IANS

In a monumental stride towards enhancing passenger safety and operational resilience, the Chhatrapati Shivaji Maharaj International Airport (CSMIA) has commissioned Asia’s first ‘Disabled Aircraft Recovery Kit’ (DARK) to help stranded aircraft, officials said here on Monday.

The DARK facility comprises 'high pressure lifting bags' of superior durability but requiring minimal manpower and providing a more efficient aircraft recovery process compared with the conventional low-pressure counterparts.

With a maximum weight of 390 tonnes, DARK can quickly recover large commercial and transport aircraft including the world’s biggest aircraft, the Boeing 777-300ER, and others that may be involved in runway excursions or other incidents.

Runway excursion is a scenario when the aircraft veers off or overruns the runway during take-off or landings, a major concern in aviation, and requires swift but meticulous intervention to ensure safety of passengers, the aircraft and the airport operations, said the officials.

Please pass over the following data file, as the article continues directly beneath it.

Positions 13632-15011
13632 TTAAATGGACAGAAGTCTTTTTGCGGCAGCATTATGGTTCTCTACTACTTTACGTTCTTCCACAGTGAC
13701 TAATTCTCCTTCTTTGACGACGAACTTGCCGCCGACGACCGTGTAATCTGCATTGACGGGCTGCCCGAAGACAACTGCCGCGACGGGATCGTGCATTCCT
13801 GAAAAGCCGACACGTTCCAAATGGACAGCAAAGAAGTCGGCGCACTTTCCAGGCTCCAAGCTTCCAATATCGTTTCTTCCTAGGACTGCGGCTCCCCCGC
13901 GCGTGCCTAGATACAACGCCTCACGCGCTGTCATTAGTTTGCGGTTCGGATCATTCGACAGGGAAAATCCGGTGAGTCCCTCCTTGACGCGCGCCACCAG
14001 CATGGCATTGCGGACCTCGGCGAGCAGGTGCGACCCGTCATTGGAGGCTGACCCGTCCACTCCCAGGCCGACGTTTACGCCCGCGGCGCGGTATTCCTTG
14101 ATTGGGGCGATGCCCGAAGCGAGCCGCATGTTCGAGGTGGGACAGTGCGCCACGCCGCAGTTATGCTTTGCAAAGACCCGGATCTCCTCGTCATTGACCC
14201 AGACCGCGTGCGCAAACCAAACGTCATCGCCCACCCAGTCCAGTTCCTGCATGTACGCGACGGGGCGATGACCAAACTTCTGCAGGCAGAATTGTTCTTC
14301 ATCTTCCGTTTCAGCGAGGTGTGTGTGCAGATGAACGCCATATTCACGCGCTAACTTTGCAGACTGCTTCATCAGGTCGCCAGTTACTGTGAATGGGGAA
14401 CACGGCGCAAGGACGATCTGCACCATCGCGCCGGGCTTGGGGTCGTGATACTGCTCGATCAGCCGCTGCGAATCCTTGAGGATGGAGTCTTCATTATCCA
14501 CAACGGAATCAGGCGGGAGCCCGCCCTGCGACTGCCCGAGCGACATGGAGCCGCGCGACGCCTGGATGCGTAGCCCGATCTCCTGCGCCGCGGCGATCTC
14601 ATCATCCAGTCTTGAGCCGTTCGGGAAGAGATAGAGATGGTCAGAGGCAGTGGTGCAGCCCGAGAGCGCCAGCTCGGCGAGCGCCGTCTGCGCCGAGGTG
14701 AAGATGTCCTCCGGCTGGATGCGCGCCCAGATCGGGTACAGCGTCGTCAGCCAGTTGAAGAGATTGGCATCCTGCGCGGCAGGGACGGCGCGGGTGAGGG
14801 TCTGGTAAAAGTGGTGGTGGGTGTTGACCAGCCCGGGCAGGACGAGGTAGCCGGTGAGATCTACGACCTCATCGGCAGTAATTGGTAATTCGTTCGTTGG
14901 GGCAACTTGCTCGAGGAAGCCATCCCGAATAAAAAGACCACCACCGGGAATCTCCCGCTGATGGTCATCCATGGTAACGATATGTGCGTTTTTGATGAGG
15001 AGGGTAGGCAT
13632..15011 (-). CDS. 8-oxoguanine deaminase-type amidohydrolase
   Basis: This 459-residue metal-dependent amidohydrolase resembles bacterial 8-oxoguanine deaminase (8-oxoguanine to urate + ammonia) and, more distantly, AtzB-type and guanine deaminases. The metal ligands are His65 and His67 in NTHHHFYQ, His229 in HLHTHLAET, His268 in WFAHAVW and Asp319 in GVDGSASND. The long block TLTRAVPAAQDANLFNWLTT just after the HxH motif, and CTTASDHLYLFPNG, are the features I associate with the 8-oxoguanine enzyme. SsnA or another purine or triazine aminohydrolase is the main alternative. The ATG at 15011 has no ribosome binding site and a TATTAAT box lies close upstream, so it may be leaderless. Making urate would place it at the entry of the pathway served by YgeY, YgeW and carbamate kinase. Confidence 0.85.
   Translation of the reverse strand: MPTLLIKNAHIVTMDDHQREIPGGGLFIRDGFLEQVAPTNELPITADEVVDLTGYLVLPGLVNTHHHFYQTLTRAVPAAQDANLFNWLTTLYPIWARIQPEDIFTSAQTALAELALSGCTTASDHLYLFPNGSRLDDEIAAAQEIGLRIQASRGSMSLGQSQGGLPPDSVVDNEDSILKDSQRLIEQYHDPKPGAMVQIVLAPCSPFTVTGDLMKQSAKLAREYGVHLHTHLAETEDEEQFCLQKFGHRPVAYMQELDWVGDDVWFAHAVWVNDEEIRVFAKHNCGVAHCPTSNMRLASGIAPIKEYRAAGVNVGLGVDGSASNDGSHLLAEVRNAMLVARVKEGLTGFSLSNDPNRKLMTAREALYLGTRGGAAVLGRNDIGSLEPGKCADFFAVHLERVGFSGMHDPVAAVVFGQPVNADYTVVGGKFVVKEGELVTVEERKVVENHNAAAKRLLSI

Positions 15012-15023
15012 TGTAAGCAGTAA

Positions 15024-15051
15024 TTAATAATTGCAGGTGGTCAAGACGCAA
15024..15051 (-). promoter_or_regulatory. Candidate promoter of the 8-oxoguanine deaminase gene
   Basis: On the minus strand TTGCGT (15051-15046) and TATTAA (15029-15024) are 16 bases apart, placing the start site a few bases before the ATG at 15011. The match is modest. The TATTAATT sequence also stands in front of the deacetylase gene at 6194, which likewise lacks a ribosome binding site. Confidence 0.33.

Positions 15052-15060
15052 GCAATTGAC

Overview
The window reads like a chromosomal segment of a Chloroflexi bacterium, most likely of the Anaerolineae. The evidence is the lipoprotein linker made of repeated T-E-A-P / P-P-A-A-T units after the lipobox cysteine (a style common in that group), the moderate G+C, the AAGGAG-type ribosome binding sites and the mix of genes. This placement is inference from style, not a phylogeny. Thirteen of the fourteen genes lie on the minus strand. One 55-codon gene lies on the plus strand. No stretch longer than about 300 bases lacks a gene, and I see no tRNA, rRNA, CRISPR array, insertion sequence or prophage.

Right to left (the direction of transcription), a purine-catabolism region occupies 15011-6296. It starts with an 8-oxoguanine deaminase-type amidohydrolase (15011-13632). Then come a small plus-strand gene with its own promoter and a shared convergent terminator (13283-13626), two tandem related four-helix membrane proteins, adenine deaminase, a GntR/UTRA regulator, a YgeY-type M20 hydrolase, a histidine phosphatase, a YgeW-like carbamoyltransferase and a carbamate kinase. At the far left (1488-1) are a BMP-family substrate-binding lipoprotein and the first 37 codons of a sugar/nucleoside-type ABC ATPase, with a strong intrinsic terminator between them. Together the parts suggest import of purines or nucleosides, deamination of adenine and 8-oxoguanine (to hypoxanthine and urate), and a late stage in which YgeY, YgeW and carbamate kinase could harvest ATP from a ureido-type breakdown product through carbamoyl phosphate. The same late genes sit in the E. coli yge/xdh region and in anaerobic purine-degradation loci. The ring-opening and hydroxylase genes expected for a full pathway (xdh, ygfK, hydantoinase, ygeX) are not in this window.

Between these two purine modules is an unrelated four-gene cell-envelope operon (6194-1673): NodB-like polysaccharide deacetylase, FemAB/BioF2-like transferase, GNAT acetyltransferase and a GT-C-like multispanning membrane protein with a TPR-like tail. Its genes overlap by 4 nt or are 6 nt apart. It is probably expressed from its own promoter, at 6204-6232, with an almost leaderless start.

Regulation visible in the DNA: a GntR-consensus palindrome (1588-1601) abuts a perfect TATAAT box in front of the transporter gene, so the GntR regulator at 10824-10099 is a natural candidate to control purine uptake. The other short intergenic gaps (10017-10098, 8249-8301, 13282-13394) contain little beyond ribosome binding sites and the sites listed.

The recovery process encompasses a meticulous sequence of steps, from ground preparations to aircraft lifting, de-bogging and towing, and the DARK’s compact design enhances its transportability, allowing rescuers to reach crash sites faster, so that disruptions in operations are minimised, especially as CSMIA has a single cross-over runway operation.

The sophisticated kit can be operated with comparatively fewer trained personnel, the bags occupy a smaller footprint, and recovery operation four times faster than the low pressure bag system, the officials explained.

The CSMIA’s own Aircraft Rescue and Fire Fighting team underwent an intensive five-day training program to operate DARK, the legal aspects, tethering, ground stabilisation, lifting techniques using the low-pressure bags, multi-sling utilisation and de-bogging procedures, etc.

For the theoretical and practical training, the entire DARK was spread across a gigantic hangar at the CSMIA and the different units disassembled, comprising 46 containers, a compressor to power the systems to inflate the bags, tethers to stability the six-metre tall inflated bags, a trailer and wing transition, said the officials.

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